[Python-Dev] Bilingual scripts

Toshio Kuratomi a.badger at gmail.com
Mon May 27 20:38:36 CEST 2013

On Sat, May 25, 2013 at 05:57:28PM +1000, Nick Coghlan wrote:
> On Sat, May 25, 2013 at 5:56 AM, Barry Warsaw <barry at python.org> wrote:
> > Have any other *nix distros addressed this, and if so, how do you solve it?
> I believe Fedora follows the lead set by our own makefile and just
> appends a "3" to the script name when there is also a Python 2
> equivalent (thus ``pydoc3`` and ``pyvenv``). (I don't have any other
> system provided Python 3 scripts on this machine, though)

Fedora is a bit of a mess... we try to work with upstream's intent when
upstream has realized this problem exists and have a single standard when
upstream does not.  The full guidelines are here:


Here's the summary:

* If the scripts don't care whether they're running on py2 or py3, just use
  the base name and choose python2 as the interpreter for now (since we
  can't currently get rid of python2 on an end user system, that is the
  choice that brings in less dependencies).  ex: /usr/bin/pygmentize

* If the script does two different things depending on python2 or python3
  being the interpreter (note: this includes both bilingual scripts and
  scripts which have been modified by 2to3/exist in two separate versions)
  then we have to look at what upstream is doing:

- If upstream already deals with it (ex: pydoc3, easy_install-3.1) then we
    use upstream's name.  We don't love this from an inter-package
    consistently standpoint as there are other packages which append a
    version for their own usage (is /usr/bin/foo-3.4 for python-3.4 or the
    3.4 version of the foo package?) (And we sometimes have to do this
    locally if we need to have multiple versions of a package with the
    multiple versions having scripts... )  We decided to use upstream's name
    if they account for this issue because it will match with upstream's
    documentation and nothing else seemed as important in this instance.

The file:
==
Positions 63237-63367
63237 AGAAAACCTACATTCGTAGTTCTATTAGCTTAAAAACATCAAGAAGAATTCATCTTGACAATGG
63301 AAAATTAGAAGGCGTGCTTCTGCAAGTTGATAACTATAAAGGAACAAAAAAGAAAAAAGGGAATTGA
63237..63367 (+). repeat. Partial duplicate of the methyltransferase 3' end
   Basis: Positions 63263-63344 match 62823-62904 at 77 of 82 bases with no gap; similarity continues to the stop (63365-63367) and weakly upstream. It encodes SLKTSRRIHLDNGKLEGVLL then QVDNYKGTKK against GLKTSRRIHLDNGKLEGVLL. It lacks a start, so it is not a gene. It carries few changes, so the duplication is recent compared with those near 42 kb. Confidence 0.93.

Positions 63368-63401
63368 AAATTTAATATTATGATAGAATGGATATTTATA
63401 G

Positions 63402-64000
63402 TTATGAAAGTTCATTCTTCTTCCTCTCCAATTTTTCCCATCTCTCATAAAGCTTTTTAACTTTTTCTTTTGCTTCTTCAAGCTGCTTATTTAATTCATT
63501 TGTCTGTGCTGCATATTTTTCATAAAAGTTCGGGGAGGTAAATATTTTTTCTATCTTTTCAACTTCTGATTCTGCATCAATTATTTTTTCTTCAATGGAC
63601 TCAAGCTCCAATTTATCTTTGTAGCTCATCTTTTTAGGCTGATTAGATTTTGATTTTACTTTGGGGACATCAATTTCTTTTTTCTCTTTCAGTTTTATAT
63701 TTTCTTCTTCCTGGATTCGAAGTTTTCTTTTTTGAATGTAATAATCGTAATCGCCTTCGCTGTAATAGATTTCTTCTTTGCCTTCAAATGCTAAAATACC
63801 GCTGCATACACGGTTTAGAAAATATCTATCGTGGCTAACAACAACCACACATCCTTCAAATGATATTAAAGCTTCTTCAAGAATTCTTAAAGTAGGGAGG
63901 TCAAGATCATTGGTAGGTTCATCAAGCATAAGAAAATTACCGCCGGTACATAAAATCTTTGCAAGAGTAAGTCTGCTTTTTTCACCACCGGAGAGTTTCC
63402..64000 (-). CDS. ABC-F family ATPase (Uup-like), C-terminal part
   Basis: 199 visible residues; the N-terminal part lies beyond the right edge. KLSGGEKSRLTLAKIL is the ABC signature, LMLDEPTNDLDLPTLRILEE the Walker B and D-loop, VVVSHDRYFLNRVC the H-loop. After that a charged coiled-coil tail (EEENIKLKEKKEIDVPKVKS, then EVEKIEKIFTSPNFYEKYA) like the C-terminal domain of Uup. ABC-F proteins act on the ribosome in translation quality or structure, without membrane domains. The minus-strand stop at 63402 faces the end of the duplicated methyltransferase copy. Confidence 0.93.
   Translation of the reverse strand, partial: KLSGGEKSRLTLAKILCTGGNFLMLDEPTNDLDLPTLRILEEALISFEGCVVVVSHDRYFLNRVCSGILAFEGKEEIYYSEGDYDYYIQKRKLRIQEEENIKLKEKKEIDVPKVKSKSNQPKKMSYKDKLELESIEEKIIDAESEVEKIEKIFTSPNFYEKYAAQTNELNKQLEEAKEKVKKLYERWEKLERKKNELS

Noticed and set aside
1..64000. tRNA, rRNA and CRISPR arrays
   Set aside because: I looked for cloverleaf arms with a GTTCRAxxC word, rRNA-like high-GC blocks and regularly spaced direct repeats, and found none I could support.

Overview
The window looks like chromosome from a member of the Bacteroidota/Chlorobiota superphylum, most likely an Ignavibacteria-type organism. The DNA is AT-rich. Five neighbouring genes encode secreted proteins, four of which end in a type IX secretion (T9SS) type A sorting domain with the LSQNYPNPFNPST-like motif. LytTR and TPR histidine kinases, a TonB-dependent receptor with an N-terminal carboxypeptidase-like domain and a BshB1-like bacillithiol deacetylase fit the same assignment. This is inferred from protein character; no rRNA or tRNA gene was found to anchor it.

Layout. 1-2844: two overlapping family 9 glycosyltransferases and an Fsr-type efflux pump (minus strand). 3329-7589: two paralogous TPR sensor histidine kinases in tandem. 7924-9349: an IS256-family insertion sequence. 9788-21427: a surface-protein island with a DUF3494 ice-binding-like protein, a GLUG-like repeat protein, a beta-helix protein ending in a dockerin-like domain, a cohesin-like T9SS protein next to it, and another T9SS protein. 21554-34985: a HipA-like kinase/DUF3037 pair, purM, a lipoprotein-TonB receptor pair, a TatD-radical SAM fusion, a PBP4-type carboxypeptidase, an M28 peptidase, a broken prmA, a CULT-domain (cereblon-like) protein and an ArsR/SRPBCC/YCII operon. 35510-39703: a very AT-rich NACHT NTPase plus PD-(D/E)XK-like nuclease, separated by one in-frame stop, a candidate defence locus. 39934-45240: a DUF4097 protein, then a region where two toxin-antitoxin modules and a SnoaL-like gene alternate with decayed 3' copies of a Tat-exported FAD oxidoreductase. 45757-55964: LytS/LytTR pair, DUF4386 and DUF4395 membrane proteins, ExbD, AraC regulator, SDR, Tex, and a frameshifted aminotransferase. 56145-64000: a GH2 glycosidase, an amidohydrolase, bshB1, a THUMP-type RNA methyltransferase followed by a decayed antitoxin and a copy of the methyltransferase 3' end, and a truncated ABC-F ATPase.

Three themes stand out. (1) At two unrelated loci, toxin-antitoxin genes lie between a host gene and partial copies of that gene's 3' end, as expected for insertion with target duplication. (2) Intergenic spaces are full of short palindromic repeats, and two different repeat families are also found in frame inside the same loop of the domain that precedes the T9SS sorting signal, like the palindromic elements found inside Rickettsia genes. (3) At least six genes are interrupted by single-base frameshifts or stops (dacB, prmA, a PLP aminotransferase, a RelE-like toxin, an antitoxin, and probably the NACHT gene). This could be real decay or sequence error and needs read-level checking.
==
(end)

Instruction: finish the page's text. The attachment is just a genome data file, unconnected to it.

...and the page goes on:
- If upstream doesn't deal with it, then we use a "python3-" prefix.  This
    matches with our package naming so it seemed to make sense.  (But
    Barry's point about locate and tab completion and such would be a reason
    to revisit this... Perhaps standardizing on /usr/bin/foo2-python3
    [pathological case of having both package version and interpreter
    version in the name.]

  - (tangent from a different portion of this thread: we've found that this
    is a larger problem than we would hope.  There are some obvious ones
    - ipython (implements a python interpreter so python2 vs python3 is
      understandably important ad different). 
    - nosetests (the python source being operated on is run through the
      python interpreter so the version has to match).
    - easy_install (needs to install python modules to the correct
      interpreter's site-packages.  It decides the correct interpreter
      according to which interpreter invoked it.)

    But recently we found a new class of problems:  frameworks which are
    bilinugual.  For instance, if you have a web framework which has a
    /usr/bin/django-admin script that can be used to quickstart a
    project, run a python shell and automatically load your code, load your
    ORM db schema and operate on it to make modifications to the db then
    that script has to know whether your code is compatible with python2 or

> > It would be nice if we could have some cross-platform recommendations so
> > things work the same wherever you go.  To that end, if we can reach some
> > consensus, I'd be willing to put together an informational PEP and some
> > scripts that might be of general use.
> It seems to me the existing recommendation to use ``#!/usr/bin/env
> python`` instead of referencing a particular binary already covers the
> general case. The challenge for the distros is that we want a solution
> that *ignores* user level virtual environments.
> I think the simplest thing to do is just append the "3" to the binary
> name (as we do ourselves for pydoc) and then abide by the
> recommendations in PEP 394 to reference the correct system executable.
I'd rather not have a bare 3 for the issues notes above.  Something like py3
would be better.

There's still room for confusion when distributions have to push multiple
versions of a package with scripts that fall into this category.  Should the
format be:

/usr/bin/foo2-py3  (My preference as it places the version next to the
    thing that it's a version of.)


/usr/bin/foo-py3-2  (Confusing as the 2 is bare.  Something like
    /usr/bin/foo-py3-v2 is slightly better but still not as nice as the
    previous IMHO)

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